This article appears in our 2017 Winter issue, Chaos. Subscribe today!
In Jayro Bustamante’s Ixcanul, a young Mayan woman is caught between worlds—the rural coffee farm she tends with her family, the lover she wants, and the plantation supervisor her family arranges for her to marry. A botched escape to the United States with her lover, Pepe (Marvin Coroy), results in a pregnancy that complicates the union she’s been promised into. A neighboring volcano, for which the film is named, becomes a metaphor for her powerful yet unspoken desires.
Protagonist María, played with a fierce calm by María Mercedes Coroy, is our anchor in a story about the conflicts between family, culture, and language. Shot in the Guatemalan highlands, this is the first film made in Kaqchikel, a Mayan language, and it features first-time actors from the communities near where it was filmed. Bustamante captures their lives amid a natural environment that both enables and complicates them. In one scene, María jumps on boulders surrounding the volcano for a pregnancy ritual. In another scene, María grinds sexually on a tree trunk, simulating the feeling she seeks with Pepe. Scenes also depict the circularity and repetition of María’s family’s daily customs of harvesting coffee, breeding pigs, and sharing secrets while bathing in a steam-filled room.
Films like this tend to be romanticized for their mystical, otherworldly qualities, but Bustamante avoids this by also focusing on the ways María, her family, and other Mayans are excluded from the Spanish-speaking areas of Guatemala. In one of the most dramatic scenes in the film, María is rushed to the hospital after attempting to walk through her family’s snake-infested farmland, believing her pregnancy will ward them off. It doesn’t, and her mother, in a standout performance by María Telón, wails in the back of a pickup truck as she holds María’s seemingly lifeless body on the way to the hospital. It’s a scene of great emotion that relies on the film’s meditative, steady buildup of daily rituals and discord. Once at the hospital, María and her family are preyed on by the Spanish-speaking staff, who encourage them to sign papers they cannot read. What results is as tragic as it is infuriating.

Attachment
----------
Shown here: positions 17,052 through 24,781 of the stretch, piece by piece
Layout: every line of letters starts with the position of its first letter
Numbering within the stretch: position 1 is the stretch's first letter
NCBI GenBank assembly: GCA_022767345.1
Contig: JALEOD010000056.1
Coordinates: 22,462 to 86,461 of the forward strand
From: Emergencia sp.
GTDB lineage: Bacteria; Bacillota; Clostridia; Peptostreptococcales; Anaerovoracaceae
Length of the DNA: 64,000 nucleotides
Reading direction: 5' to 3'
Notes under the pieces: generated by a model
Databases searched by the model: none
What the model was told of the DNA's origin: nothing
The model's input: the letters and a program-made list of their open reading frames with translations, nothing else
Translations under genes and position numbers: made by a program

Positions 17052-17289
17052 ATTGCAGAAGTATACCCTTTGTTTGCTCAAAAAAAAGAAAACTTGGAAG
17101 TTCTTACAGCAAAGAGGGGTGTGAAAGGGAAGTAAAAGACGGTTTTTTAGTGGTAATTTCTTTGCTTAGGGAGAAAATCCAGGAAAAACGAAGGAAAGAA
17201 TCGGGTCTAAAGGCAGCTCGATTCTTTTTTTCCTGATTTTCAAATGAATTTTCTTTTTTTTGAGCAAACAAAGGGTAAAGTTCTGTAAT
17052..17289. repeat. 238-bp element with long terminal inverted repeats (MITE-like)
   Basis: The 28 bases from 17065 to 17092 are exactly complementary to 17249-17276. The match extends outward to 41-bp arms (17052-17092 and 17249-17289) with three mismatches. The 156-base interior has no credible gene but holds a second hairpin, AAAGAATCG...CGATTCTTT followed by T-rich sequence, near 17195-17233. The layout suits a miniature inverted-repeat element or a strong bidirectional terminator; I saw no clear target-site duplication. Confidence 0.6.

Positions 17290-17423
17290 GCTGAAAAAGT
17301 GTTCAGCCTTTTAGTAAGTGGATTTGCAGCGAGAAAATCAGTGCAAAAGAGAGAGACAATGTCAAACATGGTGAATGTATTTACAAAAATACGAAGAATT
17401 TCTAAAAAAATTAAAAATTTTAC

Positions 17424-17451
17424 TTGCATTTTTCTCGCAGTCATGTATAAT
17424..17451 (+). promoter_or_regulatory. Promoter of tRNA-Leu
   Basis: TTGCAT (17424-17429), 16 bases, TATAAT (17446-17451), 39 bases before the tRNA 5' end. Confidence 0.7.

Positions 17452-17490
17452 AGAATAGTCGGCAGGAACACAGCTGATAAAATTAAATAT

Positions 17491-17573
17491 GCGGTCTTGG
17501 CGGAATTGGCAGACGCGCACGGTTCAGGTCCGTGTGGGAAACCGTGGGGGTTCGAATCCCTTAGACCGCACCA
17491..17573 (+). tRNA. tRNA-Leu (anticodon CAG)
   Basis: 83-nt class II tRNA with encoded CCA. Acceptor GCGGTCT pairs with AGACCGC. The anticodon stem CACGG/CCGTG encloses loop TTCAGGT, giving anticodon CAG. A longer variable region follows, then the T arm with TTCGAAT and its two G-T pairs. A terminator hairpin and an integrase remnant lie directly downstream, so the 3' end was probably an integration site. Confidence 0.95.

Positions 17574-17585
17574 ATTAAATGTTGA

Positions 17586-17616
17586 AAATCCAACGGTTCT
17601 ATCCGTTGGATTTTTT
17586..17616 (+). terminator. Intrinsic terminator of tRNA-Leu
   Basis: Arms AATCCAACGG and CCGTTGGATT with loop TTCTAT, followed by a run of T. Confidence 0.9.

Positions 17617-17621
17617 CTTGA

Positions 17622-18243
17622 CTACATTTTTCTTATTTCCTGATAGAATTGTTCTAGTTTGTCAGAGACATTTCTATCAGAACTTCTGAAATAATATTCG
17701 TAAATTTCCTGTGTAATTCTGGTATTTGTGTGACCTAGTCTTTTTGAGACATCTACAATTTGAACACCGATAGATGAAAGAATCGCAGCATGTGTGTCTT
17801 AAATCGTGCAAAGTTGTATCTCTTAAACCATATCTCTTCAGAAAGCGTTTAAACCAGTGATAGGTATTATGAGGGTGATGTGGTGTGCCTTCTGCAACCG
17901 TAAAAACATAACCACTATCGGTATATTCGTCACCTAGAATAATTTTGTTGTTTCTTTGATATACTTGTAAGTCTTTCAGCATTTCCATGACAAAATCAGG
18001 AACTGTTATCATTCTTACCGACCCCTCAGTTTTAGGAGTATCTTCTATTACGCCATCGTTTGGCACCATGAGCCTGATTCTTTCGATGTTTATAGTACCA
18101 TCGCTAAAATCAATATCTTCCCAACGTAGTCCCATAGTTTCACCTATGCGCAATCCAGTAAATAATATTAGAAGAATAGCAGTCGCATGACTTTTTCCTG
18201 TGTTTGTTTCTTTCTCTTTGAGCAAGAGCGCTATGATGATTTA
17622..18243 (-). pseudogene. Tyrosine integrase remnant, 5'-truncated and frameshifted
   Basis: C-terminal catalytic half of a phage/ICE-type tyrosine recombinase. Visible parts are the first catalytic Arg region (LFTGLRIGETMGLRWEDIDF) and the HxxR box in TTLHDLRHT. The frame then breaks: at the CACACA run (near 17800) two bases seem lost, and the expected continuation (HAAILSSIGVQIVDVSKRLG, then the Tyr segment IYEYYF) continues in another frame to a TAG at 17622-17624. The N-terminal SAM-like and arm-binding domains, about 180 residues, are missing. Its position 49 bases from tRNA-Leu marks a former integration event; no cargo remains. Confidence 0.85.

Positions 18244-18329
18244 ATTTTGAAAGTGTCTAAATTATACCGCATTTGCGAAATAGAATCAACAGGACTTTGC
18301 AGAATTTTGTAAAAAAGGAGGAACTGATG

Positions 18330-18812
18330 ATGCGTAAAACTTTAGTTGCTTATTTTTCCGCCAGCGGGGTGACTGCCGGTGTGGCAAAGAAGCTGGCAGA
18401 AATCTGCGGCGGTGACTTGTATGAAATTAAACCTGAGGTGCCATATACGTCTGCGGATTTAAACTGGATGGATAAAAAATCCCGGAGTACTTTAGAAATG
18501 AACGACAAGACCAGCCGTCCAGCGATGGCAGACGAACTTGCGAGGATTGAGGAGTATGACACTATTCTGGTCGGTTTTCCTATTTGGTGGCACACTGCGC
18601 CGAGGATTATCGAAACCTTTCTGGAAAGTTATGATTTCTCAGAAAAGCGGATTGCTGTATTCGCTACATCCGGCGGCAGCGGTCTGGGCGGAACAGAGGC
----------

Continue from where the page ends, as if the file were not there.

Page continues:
Throughout all of this, María remains determined. She makes decisions about her own body and sexuality, shown in a scene in which she disrobes and confronts Pepe outside of a bar to ask him to have sex with her. Later, she demands answers about the hospital visit. Her face, often shot in close-ups, evokes a serene power that drives the narrative. She understands the traditions and customs set out for her by her family, and by society, but she may not follow them.